Following on from our post discussing Homepages Vs. Landing Pages, our focus now turns to measuring ROI (Return on Investment) from social activity.
ROI is what your company is receiving in return for the time, money and resources you’re putting towards social media marketing. In basic terms, how much money is going into your social media marketing and how much money are your social media goals worth?
There’s no point investing time, money and resources into social media for the sake of it.
Unless you’re tracking your marketing input and output, it’s almost impossible to determine whether your technique or approach is working. As well as that, measuring ROI is vital to exploring and understanding where you can improve your efforts, focus on particular channels and pursue specific goals. Further down the line, it’s also crucial to measuring whether this is below, on par or above targets and expectations.
Choosing Platforms, Setting Targets and Creating Campaigns
Before you even begin to measure ROI, you need to determine and define your goals and what you’re wanting to achieve.
This could be branding, customer service or lead generation based, with further differing objectives within each of these goals. On the other hand it may be more direct responsive goals you’re aiming to achieve, which again links back to the Homepages Vs. Landing Pages post. But be aware, some of these are easier to measure than others. Anything that is a measurable action allows you to receive accurate and reliable data, whereas goals like branding and customer service can prove more difficult.
Measuring link clicks, followers and shares is great, but are these being converted into leads? That’s the golden question.
And of course, whatever targets you’re setting remember they need to be SMART (Specific, Measurable, Attainable, Realistic, Timely).
Any goals or targets should be linked to campaigns. Even if it’s just the case of focussing on creating graphics or jumping on the back of a certain hashtag. This will enable you to track, measure and review marketing efforts much more effectively.
Similarly, it’s important to be aware that some targets may be suited better to differing platforms. Think about your target audience and potential customers. Some businesses may be perfectly suited to Instagram or Pinterest, some Twitter and LinkedIn and some a mix of both. You can read more about this on Sprout.
Now, let’s take a look at some tools and ways to track marketing activity.
Tracking Campaigns and Google Analytics
So, you’ve defined your goals and have began published all your killer digital marketing content. Now it’s time to start measuring ROI on social activity.
Google Analytics allows you to measure your site’s visitors, your most popular pages, how many visitors are being converted to leads, and just about everything else in between.
With this you can track the response to different social media campaigns and see which are most successful at bringing users to your site, as well as tracking other specific conversions. While nearly all social media sites provide on-site analytics that provide useful information, Google Analytics goes further, delving into the depths of your site and visitor journey.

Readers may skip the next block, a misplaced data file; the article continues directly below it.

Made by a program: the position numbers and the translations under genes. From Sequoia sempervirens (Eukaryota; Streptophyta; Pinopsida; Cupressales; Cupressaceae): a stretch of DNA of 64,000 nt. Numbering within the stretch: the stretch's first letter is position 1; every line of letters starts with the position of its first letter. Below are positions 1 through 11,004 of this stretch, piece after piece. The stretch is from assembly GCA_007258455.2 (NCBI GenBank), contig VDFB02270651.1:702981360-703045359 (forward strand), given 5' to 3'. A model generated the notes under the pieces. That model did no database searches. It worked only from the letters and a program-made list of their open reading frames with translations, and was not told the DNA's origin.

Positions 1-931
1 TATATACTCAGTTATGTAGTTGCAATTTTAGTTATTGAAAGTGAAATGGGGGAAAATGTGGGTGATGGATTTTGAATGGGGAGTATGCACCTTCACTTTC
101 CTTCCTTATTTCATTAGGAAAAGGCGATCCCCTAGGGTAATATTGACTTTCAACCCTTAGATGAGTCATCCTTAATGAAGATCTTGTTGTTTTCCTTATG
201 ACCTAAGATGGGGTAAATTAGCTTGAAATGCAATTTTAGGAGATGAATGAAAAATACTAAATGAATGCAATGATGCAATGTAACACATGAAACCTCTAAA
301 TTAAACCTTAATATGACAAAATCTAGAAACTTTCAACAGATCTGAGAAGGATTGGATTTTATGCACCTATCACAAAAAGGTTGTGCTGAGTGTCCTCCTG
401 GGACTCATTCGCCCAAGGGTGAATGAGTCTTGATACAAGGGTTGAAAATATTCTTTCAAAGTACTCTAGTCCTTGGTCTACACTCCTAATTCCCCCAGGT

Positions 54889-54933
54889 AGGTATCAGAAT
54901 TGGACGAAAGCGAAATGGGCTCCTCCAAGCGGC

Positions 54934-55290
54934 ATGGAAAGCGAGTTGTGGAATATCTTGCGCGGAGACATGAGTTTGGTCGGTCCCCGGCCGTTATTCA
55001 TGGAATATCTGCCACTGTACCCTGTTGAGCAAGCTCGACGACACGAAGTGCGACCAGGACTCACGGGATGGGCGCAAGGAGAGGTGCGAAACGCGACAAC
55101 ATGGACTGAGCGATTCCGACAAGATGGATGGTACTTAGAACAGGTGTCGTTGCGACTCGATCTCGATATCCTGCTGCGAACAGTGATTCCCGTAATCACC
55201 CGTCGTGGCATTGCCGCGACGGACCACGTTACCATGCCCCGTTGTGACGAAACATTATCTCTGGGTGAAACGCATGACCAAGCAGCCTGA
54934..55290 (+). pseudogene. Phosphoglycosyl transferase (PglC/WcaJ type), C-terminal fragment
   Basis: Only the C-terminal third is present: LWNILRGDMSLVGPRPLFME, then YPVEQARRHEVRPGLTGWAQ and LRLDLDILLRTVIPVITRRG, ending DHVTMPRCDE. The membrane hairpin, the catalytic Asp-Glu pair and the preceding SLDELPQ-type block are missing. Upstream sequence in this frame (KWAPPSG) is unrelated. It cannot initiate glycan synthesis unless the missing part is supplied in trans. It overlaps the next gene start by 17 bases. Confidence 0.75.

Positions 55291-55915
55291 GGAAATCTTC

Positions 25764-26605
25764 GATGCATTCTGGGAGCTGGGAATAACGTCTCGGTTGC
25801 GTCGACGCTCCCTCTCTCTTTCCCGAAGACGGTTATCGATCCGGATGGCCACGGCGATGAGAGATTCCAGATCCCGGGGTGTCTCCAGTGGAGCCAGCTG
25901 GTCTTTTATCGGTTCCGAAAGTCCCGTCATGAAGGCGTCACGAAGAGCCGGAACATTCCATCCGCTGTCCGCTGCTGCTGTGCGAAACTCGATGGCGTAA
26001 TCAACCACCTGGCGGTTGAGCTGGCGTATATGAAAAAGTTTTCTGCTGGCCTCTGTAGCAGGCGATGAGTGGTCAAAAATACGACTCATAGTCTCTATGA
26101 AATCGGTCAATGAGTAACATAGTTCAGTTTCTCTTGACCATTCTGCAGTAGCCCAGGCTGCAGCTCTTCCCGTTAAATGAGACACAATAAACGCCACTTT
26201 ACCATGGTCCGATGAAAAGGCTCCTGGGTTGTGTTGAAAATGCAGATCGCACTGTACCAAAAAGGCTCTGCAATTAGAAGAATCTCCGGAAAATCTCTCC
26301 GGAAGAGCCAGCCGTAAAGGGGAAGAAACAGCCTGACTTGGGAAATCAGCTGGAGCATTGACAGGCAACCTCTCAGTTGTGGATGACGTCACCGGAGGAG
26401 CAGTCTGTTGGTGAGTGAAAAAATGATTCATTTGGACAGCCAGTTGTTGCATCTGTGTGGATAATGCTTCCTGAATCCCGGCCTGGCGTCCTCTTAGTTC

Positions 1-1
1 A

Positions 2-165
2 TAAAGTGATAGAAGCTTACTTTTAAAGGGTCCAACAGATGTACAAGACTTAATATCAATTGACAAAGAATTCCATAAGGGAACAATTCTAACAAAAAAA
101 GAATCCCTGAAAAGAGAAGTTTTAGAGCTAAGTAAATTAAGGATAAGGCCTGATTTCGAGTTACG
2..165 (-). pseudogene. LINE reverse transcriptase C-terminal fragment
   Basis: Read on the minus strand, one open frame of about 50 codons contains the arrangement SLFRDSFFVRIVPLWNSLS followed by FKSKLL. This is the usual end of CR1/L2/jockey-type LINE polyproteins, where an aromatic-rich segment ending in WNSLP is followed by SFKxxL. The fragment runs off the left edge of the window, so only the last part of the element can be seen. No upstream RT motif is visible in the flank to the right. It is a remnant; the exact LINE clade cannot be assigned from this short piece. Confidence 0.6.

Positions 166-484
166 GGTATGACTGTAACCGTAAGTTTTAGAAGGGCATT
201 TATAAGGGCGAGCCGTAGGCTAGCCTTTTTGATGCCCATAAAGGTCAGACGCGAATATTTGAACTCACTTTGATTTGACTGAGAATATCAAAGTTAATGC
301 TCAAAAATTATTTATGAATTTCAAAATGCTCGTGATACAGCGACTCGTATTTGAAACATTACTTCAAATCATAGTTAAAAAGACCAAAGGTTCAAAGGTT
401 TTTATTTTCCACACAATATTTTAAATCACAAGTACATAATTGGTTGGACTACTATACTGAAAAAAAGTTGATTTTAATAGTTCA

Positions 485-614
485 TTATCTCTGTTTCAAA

Similar tools such as HootSuite and Sprout Social also produce reports and metrics, but focus on social account activity rather than your site.
These provide good basic numbers and information on your activity, with other sites such as Social Mention also tracking sentiment, usefully indicating if mentions are positive, negative or neutral.
Social Media Expenses
After you’ve got some sort of idea about how your social activity is comparing to your goals, it’s now time to look at outgoings and expenses.
The amount you spend, whether that be staff time, social media advertising, or social media management systems, must be taken into account when measuring ROI.
Review and Reassess
This is where you can compare figures with previous months or years, and really get a hold of how your business’ social media efforts are shaping up compared to goals and targets. You’ll be able to calculate your ROI and understand which approaches and channels are working and those which aren’t.
To work out your ROI as a percentage, use the following equation:
(Earnings – Costs) x 100 / Costs
If there’s one that’s delivering a negative ROI think about why this might be, what could be improved and what targets can be set for the future.
Once you’ve reviewed your campaigns and gained some handy numerical information, it’s time to determine a way to report your findings. You’ll also need to come up with a timescale that’s appropriate and suits you.
Think about a regular template that’s easy to understand and digest.
While stats and figures are crucial, it’s also important to consider how easy or hard it is for the recipient to gain an understanding of.
Consideration should also be taken into how the report is going to be presented. Will it be a presentation or received as an email? Either way, it will impact the language and detail you go into.
One thing that should always be kept in mind is the intangible benefits social media activity can bring to your company.
This could be brand building, customer service or any other non-measurable benefits such as word of mouth or keeping the brand at the forefront of customer minds. All of which can prove crucial in the long term to improving sales and referrals.
By taking you through ways to measure ROI from social activity, we hope we’ve got you thinking about digital marketing and the way it can impact upon your business.
Join the conversation on Twitter by tweeting @better_studio. We’d love to hear how your return on investment is performing and if we can help!